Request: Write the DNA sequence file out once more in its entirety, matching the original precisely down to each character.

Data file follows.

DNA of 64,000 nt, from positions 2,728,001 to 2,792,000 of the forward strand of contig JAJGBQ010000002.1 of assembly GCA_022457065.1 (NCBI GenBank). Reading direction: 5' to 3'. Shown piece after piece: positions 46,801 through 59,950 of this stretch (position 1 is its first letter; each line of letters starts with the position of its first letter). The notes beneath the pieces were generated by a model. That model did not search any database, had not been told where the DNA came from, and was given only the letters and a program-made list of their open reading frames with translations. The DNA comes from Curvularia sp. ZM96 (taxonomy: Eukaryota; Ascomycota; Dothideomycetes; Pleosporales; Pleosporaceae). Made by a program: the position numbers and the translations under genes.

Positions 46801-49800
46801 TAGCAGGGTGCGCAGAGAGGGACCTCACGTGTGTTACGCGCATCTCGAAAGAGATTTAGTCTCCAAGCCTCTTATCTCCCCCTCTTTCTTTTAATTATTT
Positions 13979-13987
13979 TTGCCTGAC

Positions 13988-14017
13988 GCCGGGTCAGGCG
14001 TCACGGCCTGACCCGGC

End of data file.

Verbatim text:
DNA of 64,000 nt, from positions 2,728,001 to 2,792,000 of the forward strand of contig JAJGBQ010000002.1 of assembly GCA_022457065.1 (NCBI GenBank). Reading direction: 5' to 3'. Shown piece after piece: positions 46,801 through 59,950 of this stretch (position 1 is its first letter; each line of letters starts with the position of its first letter). The notes beneath the pieces were generated by a model. That model did not search any database, had not been told where the DNA came from, and was given only the letters and a program-made list of their open reading frames with translations. The DNA comes from Curvularia sp. ZM96 (taxonomy: Eukaryota; Ascomycota; Dothideomycetes; Pleosporales; Pleosporaceae). Made by a program: the position numbers and the translations under genes.

Positions 46801-49800
46801 TAGCAGGGTGCGCAGAGAGGGACCTCACGTGTGTTACGCGCATCTCGAAAGAGATTTAGTCTCCAAGCCTCTTATCTCCCCCTCTTTCTTTTAATTATTT
Positions 13979-13987
13979 TTGCCTGAC

Positions 13988-14017
13988 GCCGGGTCAGGCG
14001 TCACGGCCTGACCCGGC